I’m constantly asked, “What is your favorite lake to fish on?” and I always reply with “Lake Hiwassee,” especially during the month of May. We’ve caught some of our biggest trophy stripers and smallmouth in May, and as the only professional striper guide out here, this month gets me excited. May really kicks off the start of summer, and it brings with it some large numbers of fish on this awesome Western North Carolina lake.
Currently Lake Hiwassee is around 18 feet below full pool. Clarity is mostly clear and slightly stained in the rivers. Water temps have been in the upper 60s.
The striped bass bite has been great lately. We are starting to catch some good numbers, and the majority of our fish have been in the 10 to 15 pound range. These guys are really starting to get big now that they have been stocking them for three years. In the early part of the month, you’ll still find a lot of these fish in their spring spawning areas in the backs of creeks and up the Nottely and Hiwassee rivers. As the month progresses, they’ll start working their way back to deeper water in the mouths of creeks and off rocky points all over the lake. The early morning and late afternoon bite has been the best for catching these beasts. Pulling planer boards and free lines with live herring will be your best technique. As the sun comes up, it never hurts to throw out a couple of down lines and move to deeper water. Try to pay attention to areas that are holding a lot of baitfish—the stripers will be close by. Also, watch for an awesome top-water bite to fire up. I always like to keep a Red Fin or a spook at the ready to work the banks as we troll around. Just keep an eye out for busting fish.
The smallmouth and spotted bass bite is off the hook, too. Both fish have been schooling up on shallow humps and in the backs of creeks. We’ve been catching big numbers of both. The bigger fish have been closer to the bottom and the smaller spots have been in the upper water column. The trick is getting your bait past the smaller spots before they hit. It’s not uncommon for us to catch 30 to 40 of these guys in one location. In most of our fishing holes, we are seeing the spots and smallies mixed together. Down-lining live bluebacks has been working the best out here. Now that the water levels are on the rise, you can start working brush piles and trees. We’ve been picking up some nice largemouth around these areas. We are also picking up a lot of our bigger trophy smallmouth on top-water early in the morning on planer boards and free-lines with live herring. Red Fins, jerk baits, and shad raps have also produced well, especially off rocky and long shallow points. We’ve also snagged some nice walleye while working these points.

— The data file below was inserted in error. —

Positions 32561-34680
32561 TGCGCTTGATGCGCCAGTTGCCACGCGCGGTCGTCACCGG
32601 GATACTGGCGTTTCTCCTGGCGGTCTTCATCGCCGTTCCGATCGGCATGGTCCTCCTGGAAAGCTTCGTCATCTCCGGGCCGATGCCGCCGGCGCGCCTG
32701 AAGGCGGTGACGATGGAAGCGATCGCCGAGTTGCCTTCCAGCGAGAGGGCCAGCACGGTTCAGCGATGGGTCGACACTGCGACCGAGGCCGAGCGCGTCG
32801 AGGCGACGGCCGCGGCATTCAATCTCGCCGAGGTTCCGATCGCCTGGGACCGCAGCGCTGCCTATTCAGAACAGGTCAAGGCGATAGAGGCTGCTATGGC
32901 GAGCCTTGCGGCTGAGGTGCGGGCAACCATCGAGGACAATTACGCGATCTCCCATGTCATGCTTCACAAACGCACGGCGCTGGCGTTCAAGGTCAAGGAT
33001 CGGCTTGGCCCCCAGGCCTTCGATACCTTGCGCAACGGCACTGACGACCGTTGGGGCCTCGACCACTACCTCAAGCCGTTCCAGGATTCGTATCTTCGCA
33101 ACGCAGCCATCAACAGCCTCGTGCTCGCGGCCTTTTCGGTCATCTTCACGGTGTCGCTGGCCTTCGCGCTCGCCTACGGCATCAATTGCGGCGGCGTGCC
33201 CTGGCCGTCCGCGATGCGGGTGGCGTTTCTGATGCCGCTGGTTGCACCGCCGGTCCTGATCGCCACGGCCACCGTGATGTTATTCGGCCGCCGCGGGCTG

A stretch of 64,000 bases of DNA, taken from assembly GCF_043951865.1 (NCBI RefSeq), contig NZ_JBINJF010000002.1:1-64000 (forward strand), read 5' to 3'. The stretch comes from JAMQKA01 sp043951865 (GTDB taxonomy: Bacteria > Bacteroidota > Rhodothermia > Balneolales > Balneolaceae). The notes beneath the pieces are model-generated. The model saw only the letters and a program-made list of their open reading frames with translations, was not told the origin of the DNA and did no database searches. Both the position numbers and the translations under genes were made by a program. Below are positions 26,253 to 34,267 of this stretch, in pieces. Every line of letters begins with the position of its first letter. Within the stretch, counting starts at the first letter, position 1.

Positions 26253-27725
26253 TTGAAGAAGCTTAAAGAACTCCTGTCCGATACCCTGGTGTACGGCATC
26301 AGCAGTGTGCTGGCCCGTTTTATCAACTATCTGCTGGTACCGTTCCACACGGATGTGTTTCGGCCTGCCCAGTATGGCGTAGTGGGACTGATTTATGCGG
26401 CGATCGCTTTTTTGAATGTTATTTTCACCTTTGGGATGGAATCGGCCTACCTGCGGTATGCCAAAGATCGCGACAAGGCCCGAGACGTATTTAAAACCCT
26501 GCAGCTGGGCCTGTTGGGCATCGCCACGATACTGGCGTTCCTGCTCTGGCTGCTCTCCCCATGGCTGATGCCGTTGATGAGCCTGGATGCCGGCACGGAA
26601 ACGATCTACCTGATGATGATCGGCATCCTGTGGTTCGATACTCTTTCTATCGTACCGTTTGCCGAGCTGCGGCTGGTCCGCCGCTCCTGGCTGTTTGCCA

Walleye are starting to make their way into the rivers and creeks from the deeper water to stage in spawning areas. Try fishing bright-colored lures in yellow, orange and red. On occasion, trolling Rapala Jointed Shad Raps, Cordell Wally Divers, and Bomber Fat Free Shad will tend to work more efficiently than live bait. Sometimes, the more erratic movement and vibration of artificial bait will cause the walleye to strike. For the most part, however, we try to target these fish by slow-trolling live minnows and blueback herring pulled behind planer boards and down-lining night crawlers.
May is a fantastic month for catching some big fish on this lake. From smallmouth bass to hard fighting stripers, we have many great opportunities to catch a number of fish species on Hiwassee Lake. Give Big Ol’ Fish Guiding Service a call and let the area’s #1 rated guide service put you on some of Lake Hiwassee’s best trophy fish during the fishing trip of a lifetime. We are Murphy, NC’s only full-time guide service, specializing in striped and hyrbrid bass. We also serve Lake Apalachia for huge lake trout, and Lakes Nottely, Chatuge and Blue Ridge. And for all your live bait and tackle needs, check out Hughes General Store in Blairsville, GA. They carry everything you need for a successful day of fishing. So, come fish with the pros for the opportunity to be featured in Angler Magazine—let us help you get your fish on!
Forecast By: Shane Goebel
Big Ol’ Fish Guiding Service